Why is selecting a good NABU director so important?
Many have been surprised and are still wondering why this is so important in a time of war. This article, therefore, aims to show why these efforts are so extremely important – not only in general terms but especially due to the war.
Based on the litany of failed attempts to find real organisational solutions to fight corruption, Ukraine has finally developed a framework of specialised anti-corruption bodies: NABU as the specialised investigative body; SAPO as the specialised prosecutorial body; and HACC – the High Anti-Corruption Court – as the specialised judicial body. Together, the three bodies form a unique structure and one that could be a very effective, but this will only transpire if they are staffed by impartial, objective, knowledgeable and independent professionals. If one of these entities fails to engage such staff, then the entire structure collapses. Since NABU is the investigative body and initiates every important corruption case in Ukraine, it is obvious that SAPO cannot prosecute nor HACC pass sentence on perpetrators of corruption if NABU does not detect and properly investigate those crimes. Therefore, the independence, integrity, expertise and experience of the future NABU director will have a direct impact on the effectiveness of the whole anti-corruption system in the country.
Everyone fully expected that the selection of a new NABU director, one who would not be swayed by political instructions and who would go after shady associates of corrupt individuals, would be no easy task. This is especially so following the fiasco concerning the selection of the SAPO head, one which affected everyone involved and left some proud that they did not yield to the pressure to select a politically obedient puppet and others who left in shame knowing they did everything they could to get that puppet selected. Pleasingly, we – the members of the NABU selection commission – have not yet felt any pressure or noticed any attempt to corrupt the selection process. Importantly, every member of the commission is prepared to fight tooth and nail to keep it that way.
We owe it to the people of Ukraine. After years of watching massive corruption go unpunished and some individuals became incredibly rich, they deserve to see that those scandals are now being properly investigated and the perpetrators prosecuted and sentenced. They deserve to have a glimmer of hope that honest Ukrainians, those who do not engage in corruption, can also be successful and earn enough in their own country to enjoy decent lives. After years of being subjected to the obscene levels of corruption and now the hardships of war, the populace could be forgiven for not accepting yet another failed attempt to make the country a better and fairer place for the many rather than just the few.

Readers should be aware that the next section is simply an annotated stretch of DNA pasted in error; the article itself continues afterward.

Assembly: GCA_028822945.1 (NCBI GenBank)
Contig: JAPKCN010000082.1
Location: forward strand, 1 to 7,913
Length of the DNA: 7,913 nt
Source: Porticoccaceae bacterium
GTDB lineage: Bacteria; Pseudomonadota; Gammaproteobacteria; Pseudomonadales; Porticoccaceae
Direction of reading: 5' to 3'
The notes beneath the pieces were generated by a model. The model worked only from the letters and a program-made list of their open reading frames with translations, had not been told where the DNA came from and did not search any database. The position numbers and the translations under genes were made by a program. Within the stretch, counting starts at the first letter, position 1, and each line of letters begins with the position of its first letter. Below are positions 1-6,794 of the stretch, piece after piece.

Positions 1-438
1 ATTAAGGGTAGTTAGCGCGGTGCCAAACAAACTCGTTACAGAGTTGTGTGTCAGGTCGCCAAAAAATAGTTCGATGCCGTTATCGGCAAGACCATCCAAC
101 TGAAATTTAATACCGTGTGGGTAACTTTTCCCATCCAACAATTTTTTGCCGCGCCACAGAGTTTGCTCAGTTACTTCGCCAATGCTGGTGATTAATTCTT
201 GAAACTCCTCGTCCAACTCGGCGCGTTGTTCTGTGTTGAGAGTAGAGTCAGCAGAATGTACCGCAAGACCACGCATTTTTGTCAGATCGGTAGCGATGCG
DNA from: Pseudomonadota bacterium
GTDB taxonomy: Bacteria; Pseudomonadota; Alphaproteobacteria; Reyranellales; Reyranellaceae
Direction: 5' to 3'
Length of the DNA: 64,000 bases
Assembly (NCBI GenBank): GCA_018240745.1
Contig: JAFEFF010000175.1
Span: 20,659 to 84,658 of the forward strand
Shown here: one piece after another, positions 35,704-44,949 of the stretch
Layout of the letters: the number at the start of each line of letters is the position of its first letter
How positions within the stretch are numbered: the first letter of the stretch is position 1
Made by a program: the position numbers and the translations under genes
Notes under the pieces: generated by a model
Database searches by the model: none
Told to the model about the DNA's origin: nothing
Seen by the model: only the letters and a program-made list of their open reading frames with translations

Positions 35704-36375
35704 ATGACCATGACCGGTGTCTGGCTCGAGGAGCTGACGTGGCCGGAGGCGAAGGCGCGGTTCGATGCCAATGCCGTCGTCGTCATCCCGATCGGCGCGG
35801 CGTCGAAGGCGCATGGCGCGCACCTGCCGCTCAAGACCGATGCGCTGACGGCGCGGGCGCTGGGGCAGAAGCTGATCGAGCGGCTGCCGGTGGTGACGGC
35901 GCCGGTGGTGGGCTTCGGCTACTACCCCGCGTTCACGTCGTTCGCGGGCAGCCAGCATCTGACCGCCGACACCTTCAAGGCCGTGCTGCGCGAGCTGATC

Normally, people in a war-stricken country do not engage as readily in corruption as they may otherwise do in peacetime, however, it seems that this is not the case in Ukraine. Clearly, NABU, SAPO and HACC are not lacking in cases to pursue. Quite the opposite, in fact, as they are obviously stretched and very busy. Perhaps this is a misconception since many of the investigators, prosecutors and judges are defending the nation’s sovereignty fighting on the frontlines; nonetheless, NABU urgently needs a fully empowered director to deal with all these challenges. If the bad guys don’t rest in the midst of a war, then the good guys can’t either.
A functioning anti-corruption system is not only important right now, it can and will only increase in importance in the future as the reconstruction of the country begins. It is estimated that around 1 trillion USD will be needed to not only restore the country to its former state but also to fast track its development in all areas. A trillion USD is a lot of money and without a functioning system of controls, checks and balances a significant portion of that money may end up being squandered or weaselled away into the pockets of criminals and their enablers. There is no institution in Ukraine, or for that matter in Europe, better positioned than NABU to tackle the challenges that lay ahead: investigating allegations of corruption, mismanagement and theft of state-owned funds. This is why the future director of NABU simply must be both the best investigator and the best administrator of the unit’s investigative activities. S/he must be honest, fearless and ready to confront the threats, the subversion and the likely retaliation from those whose national interest extends only so far as to loot money belonging to Ukraine and its people.
Ukraine is now at the anti-corruption crossroads: after only appointing a credible candidate as the head of SAPO following decisive pressure from the EU, the USA and other international actors, the selection process for the NABU director offers us the opportunity to see if we have learnt anything from the SAPO process. If the lessons learnt enable the state to conduct a selection process free from interference and undue influence, one where the very best candidate wins, then the whole country will win. If the lessons learnt from the SAPO selection procedure are ignored and it becomes a politically influenced process resulting in the selection of a political crony rather than the best candidate, it will be a clear signal that it no longer makes sense to spend any more time and energy assisting the country in its fight against corruption.
Fortunately, as it currently stands, it appears that the lessons have been heeded and we are faced with the very real prospect of the best candidate winning. Let us keep it that way.
Drago Kos used to be a member of the commission set up to select the head of the Specialised Anti-Corruption
Prosecution Office (SAPO) and is now a member of the commission charged with selecting the NABU director